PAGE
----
L. B. Griffith Jr. offered me the loan of a 110-page book, with color pictures and narrative, titled "Castles & Forts of Ghana" by Kwesi J. Anquandah. Griffith's daughter, Amy Ahladis, and her husband, Nicholas, are associated with the Jehovah's Witnesses, and she gave the book to Griffith. Ahladis also assists with training of translators in 17 African countries.
My thought was that a column about west African castles (there are 40) may be new to some and timely to others. The information may provide insights into the age-old phenomenon of sale of human beings. Because of the nature of Amy Ahladis' work and travel around the world, she is not available for a personal contact. It would be enriching to have the benefit of her personal observations and impressions. Perhaps we can talk another time.
A day later, Doris Bunkley, in conversation with Sally after the WLA annual meeting, mentioned that years ago she had visited one of the slave castles of Ghana. This further reminded me of a conversation some time ago with Bill Abell, who years earlier had visited Timbuktu in neighboring Mali, nearly 650 miles east of the Ghana coast.
The east-west sub-Saharan slave trade goes back for millennia. A pivotal community in this early roadway of commerce was Timbuktu, a large oasis, which traded slaves, salt, ivory, spices, leather goods and all manner of needed materials. Timbuktu was a large, prosperous community, featuring in years gone by a prominent Islamic university in the middle of that arid and remote environment.
Trade would essentially flow due north from Timbuktu across the dry, hot desert to the seafaring communities along the Mediterranean in North Africa and then to southern Europe. This pattern was altered some time during the 15th century when gold was discovered near the Atlantic Ocean in western Africa.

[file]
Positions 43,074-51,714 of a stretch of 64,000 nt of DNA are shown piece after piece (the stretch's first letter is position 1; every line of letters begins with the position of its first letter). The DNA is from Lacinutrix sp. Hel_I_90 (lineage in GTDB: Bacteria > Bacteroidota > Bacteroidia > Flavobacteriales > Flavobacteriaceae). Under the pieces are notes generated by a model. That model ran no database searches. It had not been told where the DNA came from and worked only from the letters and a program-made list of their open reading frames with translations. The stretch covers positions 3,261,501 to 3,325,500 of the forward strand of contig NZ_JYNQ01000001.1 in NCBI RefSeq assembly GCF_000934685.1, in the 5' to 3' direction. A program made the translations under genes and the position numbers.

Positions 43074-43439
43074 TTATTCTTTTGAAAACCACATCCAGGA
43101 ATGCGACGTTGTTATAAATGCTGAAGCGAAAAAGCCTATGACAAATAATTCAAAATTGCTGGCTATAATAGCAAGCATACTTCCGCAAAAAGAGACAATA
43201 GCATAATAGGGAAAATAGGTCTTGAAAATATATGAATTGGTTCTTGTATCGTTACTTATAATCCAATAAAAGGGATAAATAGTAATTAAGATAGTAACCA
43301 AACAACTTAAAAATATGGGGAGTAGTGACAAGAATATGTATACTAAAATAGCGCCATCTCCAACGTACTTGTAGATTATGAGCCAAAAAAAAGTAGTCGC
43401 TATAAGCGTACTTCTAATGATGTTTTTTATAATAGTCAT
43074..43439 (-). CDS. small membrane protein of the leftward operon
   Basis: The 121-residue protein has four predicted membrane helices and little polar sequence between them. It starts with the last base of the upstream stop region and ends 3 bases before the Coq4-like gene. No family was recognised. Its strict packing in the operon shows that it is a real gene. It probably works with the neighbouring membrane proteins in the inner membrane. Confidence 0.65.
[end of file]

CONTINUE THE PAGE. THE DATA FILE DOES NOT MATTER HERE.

The Portuguese, Dutch, French, English, Brandenburg-Prussians, Danes and Swedes purchased, or took by force, land and structures from local tribal peoples and each other to build stronger forts and castles to store and protect their new-found wealth in gold. In time, it became apparent that if the slave trade from Timbuktu and elsewhere in western Africa were extended to what is now Ghana and then sent by sea to Europe and the New World, more of the human cargo would survive that route. The initial castle and fort system evolved into the broader colonial system, which most of us understand.
The notorious slave and ivory trades have ended. Hugely valuable minerals, fields of oil and timber assets have replaced them. But the memory of the centuries-old structures used in slave trade is preserved, as evidenced by Anquandah's book. Quoting the author, "Recognizing their unique place in world history, the World Heritage Convention of UNESCO has designated Ghana's forts as World Heritage Monuments."
Bunkley was among an American Presbyterian women's group that participated in an international cultural exchange with women in Ghana about 14 years ago. That visit was covered by the newspaper and is briefly revisited here.
This experience allowed her an opportunity to see the Cape Coast Castle near Elmina.
"We saw the dirt floor dungeon where the female slaves were held for deportation. A faint odor of secretions and excretions after all these years was still extant," Bunkley said.
She also saw displays of chains and shackles and the dreaded "doors of no return," which the captives passed through to board the slave ships. "Many of the women among the visiting group from America were overcome with tears at the viewing of these horrors," Bunkley said. The castle at Elmina is extensively described in Anquandah's book.
Anquandah states in a closing paragraph, "Such is the legacy of the African-European relationship established on the Gold Coast as these two peoples met at the castles, forts and lodges between 1482-1880. UNESCO makes prominent a new spirit of reconciliation of nations around the world."
Bunkley said she believes many African-Americans and others are unaware of this history. Makes one think that like a leaf not knowing it is part of a tree, many people not knowing their history are unaware of their common humanity.